Not only this, but NatHERS is essential when obtaining a BASIX assessment. BASIX is a NSW Government initiative striving to improve the environmental sustainability. It comprises of three factors: water, thermal and energy. The thermal component of BASIX can be easily completed through a NatHERS assessment with its thorough, accurate and flexible approach to addressing thermal performance.

Thus, a NatHERS assessment is required not only to contribute towards a sustainable future for the environment but also as a necessity under the BASIX initiative led by the NSW Government.

What does a NatHERS assessment include?

A NatHERS assessment can be obtained by a specialised company that has NatHERS Accredited Software which can be used to determine the thermal efficiency of your home. Within the assessment, each resident will be provided a copy of the key design features and the building materials and the scope used to generate the dwelling’s star rating.

The star rating, also known as the Energy or Thermal Efficiency star rating, is an accurate indicator of the level of heating or cooling your building requires to not only make you feel comfortable, but to ensure that it doesn’t have a detrimental impact on the environment. By following the recommendations and guidelines that will be included in your report, you will also be on the path of having lower energy expenses, by using the appropriate amount of electricity.

How does Certified Energy do it differently?

At Certified Energy, there are two main certification solutions that will help you achieve the lowest cost with the highest efficiency rating. These include the essential solutions (House Energy Rating Scheme, Elemental Provision) or alternative solutions (Verification Using a Reference Building and State Specific Energy Protocols).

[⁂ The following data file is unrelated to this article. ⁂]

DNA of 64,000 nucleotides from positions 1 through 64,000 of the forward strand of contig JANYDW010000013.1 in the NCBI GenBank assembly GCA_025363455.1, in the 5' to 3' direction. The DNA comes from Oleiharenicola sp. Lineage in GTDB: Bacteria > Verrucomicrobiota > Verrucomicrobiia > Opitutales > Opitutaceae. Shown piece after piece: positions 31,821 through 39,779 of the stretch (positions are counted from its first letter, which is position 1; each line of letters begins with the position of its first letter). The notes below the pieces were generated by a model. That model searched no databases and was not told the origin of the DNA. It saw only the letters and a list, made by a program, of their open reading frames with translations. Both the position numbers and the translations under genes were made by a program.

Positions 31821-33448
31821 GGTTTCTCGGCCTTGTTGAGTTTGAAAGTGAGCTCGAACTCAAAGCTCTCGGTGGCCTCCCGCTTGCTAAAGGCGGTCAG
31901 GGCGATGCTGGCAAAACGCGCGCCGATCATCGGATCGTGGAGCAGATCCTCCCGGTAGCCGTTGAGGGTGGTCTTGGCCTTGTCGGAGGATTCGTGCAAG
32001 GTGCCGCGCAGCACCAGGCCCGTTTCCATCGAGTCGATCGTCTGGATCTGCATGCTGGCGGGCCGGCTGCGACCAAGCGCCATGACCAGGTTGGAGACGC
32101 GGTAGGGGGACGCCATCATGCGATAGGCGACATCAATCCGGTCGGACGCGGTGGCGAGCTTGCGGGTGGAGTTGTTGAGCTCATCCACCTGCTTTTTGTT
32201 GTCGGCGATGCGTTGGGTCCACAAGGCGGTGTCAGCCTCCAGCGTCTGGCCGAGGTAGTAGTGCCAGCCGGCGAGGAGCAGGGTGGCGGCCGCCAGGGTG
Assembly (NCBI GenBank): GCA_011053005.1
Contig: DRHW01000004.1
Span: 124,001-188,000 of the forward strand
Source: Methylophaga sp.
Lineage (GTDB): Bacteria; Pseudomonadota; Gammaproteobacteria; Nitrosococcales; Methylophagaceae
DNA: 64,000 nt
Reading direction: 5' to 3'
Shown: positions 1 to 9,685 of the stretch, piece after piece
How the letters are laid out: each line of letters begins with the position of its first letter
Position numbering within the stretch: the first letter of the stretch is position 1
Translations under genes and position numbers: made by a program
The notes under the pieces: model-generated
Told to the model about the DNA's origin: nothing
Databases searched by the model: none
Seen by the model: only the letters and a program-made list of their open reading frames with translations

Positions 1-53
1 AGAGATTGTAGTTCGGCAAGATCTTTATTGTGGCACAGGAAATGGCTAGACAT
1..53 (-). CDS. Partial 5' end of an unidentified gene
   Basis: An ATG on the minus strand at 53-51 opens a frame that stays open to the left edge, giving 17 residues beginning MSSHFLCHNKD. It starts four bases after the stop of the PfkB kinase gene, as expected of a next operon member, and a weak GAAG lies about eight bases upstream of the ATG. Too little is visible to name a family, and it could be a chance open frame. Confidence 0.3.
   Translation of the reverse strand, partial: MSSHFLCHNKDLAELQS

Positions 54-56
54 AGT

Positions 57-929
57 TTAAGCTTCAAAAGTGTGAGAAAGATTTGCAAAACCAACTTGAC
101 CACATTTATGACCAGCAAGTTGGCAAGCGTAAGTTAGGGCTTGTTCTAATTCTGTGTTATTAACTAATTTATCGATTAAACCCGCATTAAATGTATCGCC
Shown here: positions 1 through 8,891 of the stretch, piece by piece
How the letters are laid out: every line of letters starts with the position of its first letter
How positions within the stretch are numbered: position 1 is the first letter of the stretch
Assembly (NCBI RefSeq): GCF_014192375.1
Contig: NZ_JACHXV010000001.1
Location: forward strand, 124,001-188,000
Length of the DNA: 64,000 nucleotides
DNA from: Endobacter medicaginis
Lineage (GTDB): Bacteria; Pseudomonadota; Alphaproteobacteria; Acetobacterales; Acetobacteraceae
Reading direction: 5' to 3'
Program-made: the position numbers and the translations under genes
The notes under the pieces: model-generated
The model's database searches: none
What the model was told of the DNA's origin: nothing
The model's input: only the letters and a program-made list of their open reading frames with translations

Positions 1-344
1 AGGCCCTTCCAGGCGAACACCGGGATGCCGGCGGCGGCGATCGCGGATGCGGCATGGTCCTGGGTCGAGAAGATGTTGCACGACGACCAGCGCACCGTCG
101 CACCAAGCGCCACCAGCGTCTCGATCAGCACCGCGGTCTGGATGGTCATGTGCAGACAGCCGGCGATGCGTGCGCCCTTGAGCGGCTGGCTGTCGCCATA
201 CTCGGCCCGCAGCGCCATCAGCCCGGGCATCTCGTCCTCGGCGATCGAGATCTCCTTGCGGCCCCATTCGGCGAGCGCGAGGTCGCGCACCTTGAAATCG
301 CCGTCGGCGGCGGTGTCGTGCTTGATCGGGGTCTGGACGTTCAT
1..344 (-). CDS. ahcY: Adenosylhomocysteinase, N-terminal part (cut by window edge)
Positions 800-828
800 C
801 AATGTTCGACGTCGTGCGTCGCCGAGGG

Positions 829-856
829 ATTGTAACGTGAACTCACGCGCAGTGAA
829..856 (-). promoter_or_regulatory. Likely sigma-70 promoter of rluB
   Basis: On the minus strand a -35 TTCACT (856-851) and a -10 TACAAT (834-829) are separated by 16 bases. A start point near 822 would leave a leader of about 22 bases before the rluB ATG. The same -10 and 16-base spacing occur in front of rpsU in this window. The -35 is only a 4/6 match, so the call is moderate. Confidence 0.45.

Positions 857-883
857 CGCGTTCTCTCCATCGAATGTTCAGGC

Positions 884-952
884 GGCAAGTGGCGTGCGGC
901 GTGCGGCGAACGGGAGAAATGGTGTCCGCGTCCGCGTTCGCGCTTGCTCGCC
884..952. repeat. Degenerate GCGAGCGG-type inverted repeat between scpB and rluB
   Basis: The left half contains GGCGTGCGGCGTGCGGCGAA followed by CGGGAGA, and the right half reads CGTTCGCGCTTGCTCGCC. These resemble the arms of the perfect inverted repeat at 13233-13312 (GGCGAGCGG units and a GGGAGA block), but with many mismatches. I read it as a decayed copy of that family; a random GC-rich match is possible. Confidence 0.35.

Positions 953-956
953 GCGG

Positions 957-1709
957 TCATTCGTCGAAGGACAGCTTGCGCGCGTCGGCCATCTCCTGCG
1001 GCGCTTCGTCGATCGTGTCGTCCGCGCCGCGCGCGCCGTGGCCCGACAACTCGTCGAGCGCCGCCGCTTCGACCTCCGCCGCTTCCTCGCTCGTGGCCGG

In order to give you the best catered advice as per your personal needs, Certified Energy will guide you through the various approval pathways that will help your project achieve energy efficiency and environmental sustainability.

Environmental Considerations When Using Drum Heaters

For people in the colder parts of the world, temperatures can become an issue. Sometimes, you might need to keep your liquids, water or fuel at the normal room temperature. The main use of drum heaters is that they work as storages that keep their content at a certain temperature.

Barrel heaters are especially needed if their content loses its nature and benefits due to a drop or a rise in the temperature. It is a cheap solution for maintaining high energy without paying for its cost, in addition you are reducing the pollution since the energy is being recycled within the system. So, what do you need to consider when you are using drum heaters? That is what we are going to tackle.

Harsh weather

Harsh environmental conditions, especially the low temperature of the cold months, might push the need to use a heater for your drums to avoid causing them any damages to keep them in ultimate condition. Buying good drum heater jackets will keep you away from breaking the bank just to save your desired content. They don’t only keep your drums at the required temperature, they also save and lower the viscosity of the fluids so you wouldn’t need to replace them as often and more importantly, they protect them from freezing in harsh cold environment conditions.

Energy saving

Electrical insulated heating jackets offer more protection from cold or freezing due to the extra layer of insulation they have. With heat loss kept at minimum, the heating jackets offer more energy saving options which make their power consumption drop automatically, this also translates to cost of operation drop. What’s even more positive about these jackets is that they are normally designed to cover the whole containers, thus you are more likely to be saved from any energy loss.

Using some types of barrel heaters that do not cover the whole drum might waste energy as they naturally get hot. Due to thermodynamics basics, the heat will start dissipating from the higher-temperature surface to the cold atmosphere. That is why when using the right type of heater for your needs, make sure that it will cover the whole container you have so you don’t waste any energy.